On its fourth quarter and year-end 2020 earnings call in February, Acadia Healthcare (NASDAQ: ACHC) talked optimistically about its four-pronged future growth plan, largely fueled by the divestiture of its United Kingdom operations. Flash forward to the present, and the behavioral health care giant’s plans are already bearing fruit on its bottom line.
In Q1 2021, Acadia added 92 beds to existing facilities and opened two new outpatient medication-assisted treatment (MAT) centers. Plus, it made progress on its joint venture (JV) goals and entered a definitive agreement to acquire a new 61-bed psychiatric hospital in California.
“We believe there are significant opportunities for growth for Acadia as we continue to expand our market range through bed expansions, wholly owned de novo facilities, strategic joint ventures and acquisitions,” CEO Debbie Osteen said Friday during the company’s first-quarter earnings call. “Importantly, our balance sheet is very strong with ample capital to pursue these growth initiatives and also continue to make strategic investments in our business.”
Headquartered in Franklin, Tennessee, Acadia is the nation’s largest standalone behavioral health company, operating 227 behavioral healthcare facilities across 40 states and Puerto Rico.
In its latest earnings call, Acadia reported revenue for Q1 2021 at $551.2 million, up more than 8% from the same quarter last year. The strong performance caused the company to boost its revenue guidance for 2021 to between $2.24 and $2.29 billion, along with raising its expected diluted earnings per share for the year to between $2.30 to $2.55.
“These results demonstrate consistent and successful execution of our growth strategy, as well as strong cost management in the face of the impact from the resurgence of COVID,” Osteen said on the call.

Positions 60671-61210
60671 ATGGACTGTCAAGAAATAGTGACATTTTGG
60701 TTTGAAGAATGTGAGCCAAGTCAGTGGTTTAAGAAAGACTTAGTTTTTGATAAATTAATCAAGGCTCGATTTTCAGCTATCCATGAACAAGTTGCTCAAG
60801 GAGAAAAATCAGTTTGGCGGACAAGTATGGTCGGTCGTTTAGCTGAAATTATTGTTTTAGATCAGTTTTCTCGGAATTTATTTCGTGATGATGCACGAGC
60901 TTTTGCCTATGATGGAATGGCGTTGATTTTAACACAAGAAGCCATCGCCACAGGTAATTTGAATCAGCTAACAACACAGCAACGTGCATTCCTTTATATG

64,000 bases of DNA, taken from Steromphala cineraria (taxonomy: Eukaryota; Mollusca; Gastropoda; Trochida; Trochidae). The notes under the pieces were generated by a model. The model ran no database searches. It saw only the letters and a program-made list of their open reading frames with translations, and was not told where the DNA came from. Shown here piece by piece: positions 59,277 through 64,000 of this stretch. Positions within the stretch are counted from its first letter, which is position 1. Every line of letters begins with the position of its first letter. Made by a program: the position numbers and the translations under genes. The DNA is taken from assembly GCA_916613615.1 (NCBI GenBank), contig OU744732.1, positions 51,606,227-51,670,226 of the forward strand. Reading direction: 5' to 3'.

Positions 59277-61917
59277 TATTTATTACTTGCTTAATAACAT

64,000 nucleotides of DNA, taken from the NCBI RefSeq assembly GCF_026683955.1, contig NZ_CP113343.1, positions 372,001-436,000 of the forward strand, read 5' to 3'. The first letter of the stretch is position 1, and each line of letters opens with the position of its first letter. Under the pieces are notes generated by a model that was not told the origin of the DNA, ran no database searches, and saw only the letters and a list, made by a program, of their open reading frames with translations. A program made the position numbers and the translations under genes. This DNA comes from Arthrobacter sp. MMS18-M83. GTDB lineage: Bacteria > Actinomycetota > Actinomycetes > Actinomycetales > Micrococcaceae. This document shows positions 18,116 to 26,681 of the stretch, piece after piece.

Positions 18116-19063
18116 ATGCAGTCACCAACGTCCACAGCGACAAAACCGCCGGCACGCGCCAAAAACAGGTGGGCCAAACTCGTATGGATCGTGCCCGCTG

Part of Acadia’s financial growth strategy involves the expansion of patient services, with approximately 300 total beds expected to have been added to its facilities before year’s end. The company is nearly a third of the way there with the beds it added in Q1.
Also of note for the quarter was Acadia completing construction of Glenwood Behavioral Health, an 80-bed hospital in Cincinnati that it has scheduled to open in Q2.
The new facility is a prelude to other ones Acadia has coming down the pike over the next couple of years. That includes a JV with Lutheran Health Network of Indiana to open a 120-bed hospital in Fort Wayne, as well as another one with Danville, Pennsylvania-based Geisinger Health System to open two 96-bed behavioral health facilities in the state.
Acadia also added to its portfolio in Q1 with the purchase of Vallejo Behavioral Hospital in Vallejo, California. Going forward, Osteen said acquisitions will be a key strategy for future growth.
“I think that our diversity of service lines gives us multiple opportunities, not just in our acute space … line, but … also the specialty [areas],” Osteen said on the call. “I do think that … we’re well informed of the market.”
Those specialty areas include substance use disorder (SUD), which has become more prevalent since the onset of the pandemic.
To meet the demand, Acadia opened its two new outpatient MAT centers in Q1, and is on track to open a total of 11 this year.
“We continue to see opportunities to help more individuals struggling with addiction,” Osteen said on the call.
Finally, Osteen said telehealth will likely continue to be a significant part of Acadia’s plans going forward, especially for underserved populations that might have problems with access.
“Our referral sources, and our physicians for that matter, are comfortable with telehealth,” she said on the call. “They are using it, and … I think that it just opens up a new area of opportunity for us. That’s one of the positive things I think that occurred from the pandemic, is [that] we are looking at support for our existing services.”
Acadia’s stock closed at $60.92 per share at the end of trading Friday, down less than 1%.